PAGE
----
“Brazil’s antitrust litigation system is still in its infancy when compared to other jurisdictions.”
Between 2019 and 2020, decisions were issued by a first instance judge in 18 cases, 16 of which are private claims to recover damages arising from cartel conduct in industrial gases, steel, and cement. The remaining two are collective claims in connection with the industrial gases case (see here for more information). In all publicly available decisions, courts did not award damages because, reportedly, plaintiffs did not show sufficient evidence of harm. Brazilian’s Superior Courts and the Supreme Court issued decisions in only two of these cases, in which it reviewed, respectively, arguments on the statute of limitation and on the possibility of the reassessment of evidence by superior courts.
The amendments to the Antitrust Law and to CADE’s regulations overall strike a good balance between, on the one hand, protecting incentives for leniency and, on the other, ensuring greater clarity on the rules for restitution, which for quite some time were two of the key challenges for the implementation of an effective system of redress. At least two other important challenges remain. The first is the fact that CADE has not yet conducted an in-depth analysis of the damages that result from anticompetitive conduct and its decision is not sufficient to demonstrate or quantify damages. Without such guidance, there will continue to be significant variation in the damages awarded in court and limited predictability. The second challenge, related to the first, is the long time taken for these lawsuits to be resolve in court – sometimes over a decade. These developments show that Brazil’s antitrust litigation system is still in its infancy when compared to other jurisdictions such as the United States. The transition into a mature and tested set of rules and judicial decisions is a process that we are seeing now and, as in any such transition, it will not be without some turbulence.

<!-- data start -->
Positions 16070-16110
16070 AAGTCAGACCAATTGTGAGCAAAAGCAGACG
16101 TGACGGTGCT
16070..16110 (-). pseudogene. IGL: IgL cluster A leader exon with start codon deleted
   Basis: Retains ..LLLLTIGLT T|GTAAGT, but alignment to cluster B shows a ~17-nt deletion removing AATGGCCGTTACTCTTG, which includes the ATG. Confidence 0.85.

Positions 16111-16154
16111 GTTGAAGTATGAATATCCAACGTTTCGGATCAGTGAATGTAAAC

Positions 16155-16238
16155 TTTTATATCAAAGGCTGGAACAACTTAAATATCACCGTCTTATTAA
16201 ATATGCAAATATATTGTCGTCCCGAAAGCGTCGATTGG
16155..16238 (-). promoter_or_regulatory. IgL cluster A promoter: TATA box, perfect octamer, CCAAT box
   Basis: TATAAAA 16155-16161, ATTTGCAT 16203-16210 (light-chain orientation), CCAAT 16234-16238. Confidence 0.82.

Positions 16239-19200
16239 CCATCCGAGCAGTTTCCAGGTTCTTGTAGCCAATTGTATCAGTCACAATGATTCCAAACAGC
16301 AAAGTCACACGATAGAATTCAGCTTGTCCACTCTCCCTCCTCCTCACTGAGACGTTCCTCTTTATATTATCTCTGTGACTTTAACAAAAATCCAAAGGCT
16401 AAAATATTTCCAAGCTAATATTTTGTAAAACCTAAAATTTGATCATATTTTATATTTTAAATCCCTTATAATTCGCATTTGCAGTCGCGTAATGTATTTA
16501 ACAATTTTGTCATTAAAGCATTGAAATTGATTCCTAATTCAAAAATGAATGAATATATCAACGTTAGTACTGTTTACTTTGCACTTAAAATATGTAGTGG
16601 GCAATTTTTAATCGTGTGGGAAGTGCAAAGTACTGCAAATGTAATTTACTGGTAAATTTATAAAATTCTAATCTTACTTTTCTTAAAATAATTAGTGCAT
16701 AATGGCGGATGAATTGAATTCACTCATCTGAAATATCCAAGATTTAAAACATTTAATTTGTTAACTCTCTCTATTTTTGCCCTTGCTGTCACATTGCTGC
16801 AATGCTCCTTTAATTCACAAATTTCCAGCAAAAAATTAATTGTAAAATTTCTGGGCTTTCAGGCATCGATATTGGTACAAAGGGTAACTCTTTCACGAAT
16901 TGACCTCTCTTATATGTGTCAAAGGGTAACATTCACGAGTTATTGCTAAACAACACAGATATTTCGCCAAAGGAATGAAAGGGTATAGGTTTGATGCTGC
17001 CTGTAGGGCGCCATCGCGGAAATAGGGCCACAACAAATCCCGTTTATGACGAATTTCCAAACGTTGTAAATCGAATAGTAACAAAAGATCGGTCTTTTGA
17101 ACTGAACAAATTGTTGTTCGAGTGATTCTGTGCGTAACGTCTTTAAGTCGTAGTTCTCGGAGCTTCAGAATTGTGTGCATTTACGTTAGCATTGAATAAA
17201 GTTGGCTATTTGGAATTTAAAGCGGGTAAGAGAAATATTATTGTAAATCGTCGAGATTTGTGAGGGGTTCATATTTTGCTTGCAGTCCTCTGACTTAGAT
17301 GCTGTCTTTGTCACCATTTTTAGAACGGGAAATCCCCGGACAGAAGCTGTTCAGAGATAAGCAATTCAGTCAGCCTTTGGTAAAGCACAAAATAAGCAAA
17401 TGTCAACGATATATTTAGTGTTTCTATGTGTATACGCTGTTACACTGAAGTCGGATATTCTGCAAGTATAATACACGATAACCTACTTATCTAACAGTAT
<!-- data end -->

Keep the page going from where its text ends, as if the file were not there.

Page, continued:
The authors would like to thank Gabriel Jabur Bittar for his help with the research for this piece.